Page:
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This week's IP news round-up

26 May 2005

Hello and welcome to this week's Own It intellectual property news round-up.

The perils and opportunities presented to creative industries by the internet were both in the frame last week. On the dark side, there was an unprecedented level of copyright-breaching downloads of George Lucas' ‘Star Wars: Episode III - Revenge of the Sith'. While few could summon up much sympathy for billionaire Lucas, film piracy is at least as damaging to less high-profile movies where budgets are smaller, margins are tighter and every cinema ticket and DVD sold counts. More on that story

Meanwhile, a conference at Cannes Film Festival brought together internet service providers, culture ministers, telecom companies and industry bigwigs to focus on the more positive aspects of the internet. The thinking is that with improved broadband speeds the internet could open up new markets for small films from Britain and elsewhere in Europe. While expressing concern about internet piracy, the conference hailed the ‘immense opportunities' of online distribution for filmmakers. Read more at EU Business.

Moving closer to home, at the Court of Appeal Hyperion Records last week failed to overturn a High Court judgment that they pay copyright royalties for using the work of musicologist Dr Lionel Sawkins.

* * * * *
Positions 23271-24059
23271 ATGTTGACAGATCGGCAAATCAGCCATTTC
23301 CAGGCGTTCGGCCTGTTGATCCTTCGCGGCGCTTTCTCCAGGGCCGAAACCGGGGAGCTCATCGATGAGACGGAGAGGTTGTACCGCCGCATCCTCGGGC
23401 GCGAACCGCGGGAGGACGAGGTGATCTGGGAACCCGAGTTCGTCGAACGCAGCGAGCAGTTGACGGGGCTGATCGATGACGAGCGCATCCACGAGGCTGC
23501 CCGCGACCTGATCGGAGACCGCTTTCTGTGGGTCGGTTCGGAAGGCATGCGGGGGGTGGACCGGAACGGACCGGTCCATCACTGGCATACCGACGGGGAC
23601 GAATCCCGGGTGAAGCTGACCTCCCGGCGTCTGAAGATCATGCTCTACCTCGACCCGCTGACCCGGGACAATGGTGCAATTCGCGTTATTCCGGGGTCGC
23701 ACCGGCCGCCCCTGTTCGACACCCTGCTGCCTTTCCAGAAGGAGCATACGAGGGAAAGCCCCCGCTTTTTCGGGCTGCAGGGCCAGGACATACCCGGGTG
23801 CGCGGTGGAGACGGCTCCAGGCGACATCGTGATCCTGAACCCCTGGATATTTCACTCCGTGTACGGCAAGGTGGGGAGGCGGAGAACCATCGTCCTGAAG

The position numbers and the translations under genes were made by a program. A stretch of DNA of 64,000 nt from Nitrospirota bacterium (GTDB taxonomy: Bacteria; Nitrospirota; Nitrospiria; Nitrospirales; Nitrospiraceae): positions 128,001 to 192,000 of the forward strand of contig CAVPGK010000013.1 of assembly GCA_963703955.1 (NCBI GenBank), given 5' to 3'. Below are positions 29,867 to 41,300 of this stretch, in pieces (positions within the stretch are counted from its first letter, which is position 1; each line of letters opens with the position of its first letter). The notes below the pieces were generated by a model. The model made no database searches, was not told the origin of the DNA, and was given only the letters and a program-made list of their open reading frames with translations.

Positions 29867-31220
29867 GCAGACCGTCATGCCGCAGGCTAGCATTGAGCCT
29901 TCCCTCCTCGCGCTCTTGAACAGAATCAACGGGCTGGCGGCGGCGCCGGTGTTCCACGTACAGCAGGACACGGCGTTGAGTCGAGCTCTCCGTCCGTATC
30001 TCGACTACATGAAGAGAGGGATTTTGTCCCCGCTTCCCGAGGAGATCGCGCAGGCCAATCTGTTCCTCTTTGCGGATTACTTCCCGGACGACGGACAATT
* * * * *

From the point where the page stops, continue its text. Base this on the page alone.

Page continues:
The case concerned four editions Dr Sawkins produced of music by the French baroque composer Lalande. (Nope, we hadn't heard of him either.) Hyperion used Dr Sawkins' editions to make recordings of the works but refused to pay the good doctor royalties, arguing he had not contributed enough to secure copyright. The Court of Appeal disagreed and upheld the decision to award costs and damages against Hyperion likely to total an eye-watering £1 million. The judgment is encouraging news for anyone compiling or editing out-of-copyright works but comes as a huge blow to Hyperion which faces a penniless future as it struggles to scrape together enough cash for the costs award. For further details

And finally some good news for every software house that isn't Microsoft. The European Commission appears to be gearing up to impose massive fines on Bill Gates and co. for failing to implement anti-trust sanctions imposed last year. The measures, aimed at giving other developers a crack of the Windows whip, include enforced licensing arrangements and a version of Windows without Media Player. The fines could run to $5 million a day, every day until Microsoft plays ball. Read more

Until next week, may the force be with you ...

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